Five stories you must read over the weekend

We replug a list of stories from our magazine and website that you should not miss this weekend

GN Bureau | February 11, 2017


#caveat emptor   #service charge   #education   #women workforce   #demonetisation   #weekend stories   #corruption  
Weekend stories
Weekend stories


The National Sample Survey Organisation (NSSO), in one of the world’s largest surveys of employment trends, found the number of women employed falling from 126.49 million (29.4 percent of the workforce) in 2004-05 to 103.6 million (21.9 percent) in 2011-12, down by 7.5 percentage points. In India, women’s contribution to the GDP was always low – only 17 percent, against the global average of 37 percent, according to the McKinsey Global Institute. Their gradual exit from the workplace darkens this grim tale of unrealised potential.
 
 
Education is seen to provide access to stable jobs. India has expanded education in the past two decades. Unfortunately, the quality of education in most of our institutions is such that most graduates are unemployable. The blame lies principally on the poor quality of education in India. Millions of job seekers have impressive sounding diplomas but many don’t have the skills promised by those certificates from substandard colleges and technical institutes. Indian universities impart subpar education and do not find a place in world rankings for higher education institutions. 

 
The demonetisation of currency notes of Rs 1,000 and Rs 500 denomination that the government announced on November 8, 2016 and the subsequent remonetisation of the economy has affected almost every person in India. It came as a revelation when the media reported that many people in neighbouring Nepal were also adversely affected by the demonetisation of the high value currency notes when they sent a delegation to India to mitigate the note-ban crisis in January. So the Olympian DeMon-ReMon exercise affected billions of people within and across India's borders.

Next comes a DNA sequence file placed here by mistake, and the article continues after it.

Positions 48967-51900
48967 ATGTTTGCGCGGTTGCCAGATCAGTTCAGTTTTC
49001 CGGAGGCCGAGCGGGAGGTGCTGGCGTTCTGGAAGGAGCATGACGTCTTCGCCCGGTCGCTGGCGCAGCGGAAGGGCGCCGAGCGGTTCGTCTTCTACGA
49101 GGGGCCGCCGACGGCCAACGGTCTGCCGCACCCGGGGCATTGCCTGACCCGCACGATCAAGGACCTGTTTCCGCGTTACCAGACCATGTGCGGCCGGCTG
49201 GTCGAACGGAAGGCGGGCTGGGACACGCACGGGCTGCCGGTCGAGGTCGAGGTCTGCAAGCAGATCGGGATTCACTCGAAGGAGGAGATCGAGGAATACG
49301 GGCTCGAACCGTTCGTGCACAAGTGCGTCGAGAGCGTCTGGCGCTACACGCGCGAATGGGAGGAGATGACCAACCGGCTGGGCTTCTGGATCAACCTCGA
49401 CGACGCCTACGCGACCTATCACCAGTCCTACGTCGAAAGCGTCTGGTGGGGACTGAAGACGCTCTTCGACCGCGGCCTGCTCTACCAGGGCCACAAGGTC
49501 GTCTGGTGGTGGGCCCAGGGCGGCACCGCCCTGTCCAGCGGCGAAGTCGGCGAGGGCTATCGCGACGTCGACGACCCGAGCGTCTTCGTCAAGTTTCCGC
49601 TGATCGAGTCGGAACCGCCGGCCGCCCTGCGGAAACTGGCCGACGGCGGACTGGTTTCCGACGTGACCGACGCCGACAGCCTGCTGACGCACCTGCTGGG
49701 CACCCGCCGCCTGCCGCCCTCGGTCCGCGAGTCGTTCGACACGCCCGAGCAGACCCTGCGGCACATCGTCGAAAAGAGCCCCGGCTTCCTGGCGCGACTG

Read: Does the nation have a right to know anything about DeMO-ReMo? 

 
Reports of the presence of lead in noodles and potassium bromate in bread and the recent clarification by the ministry of consumer affairs that service charge in restaurants is voluntary are pieces of the same puzzle. Apart from the obvious food connection, these issues mark a growing shift towards consumer protection, sounding the death knell for the principle of caveat emptor.
Read: Caveat emptor: It's up to you! 

 
There is a common thread between the charges of alleged corruption CBI has filed against former public servants – Manmohan Singh (prime minister), Harish Gupta (secretary, coal), Shashindra Pal Tyagi (air chief marshal) – and by the anti-corruption bureau of the Delhi government against Swati Maliwal (chairperson, Delhi commission for women). In each case the investigating agency has failed to show when and how much bribe was paid. 
 
 

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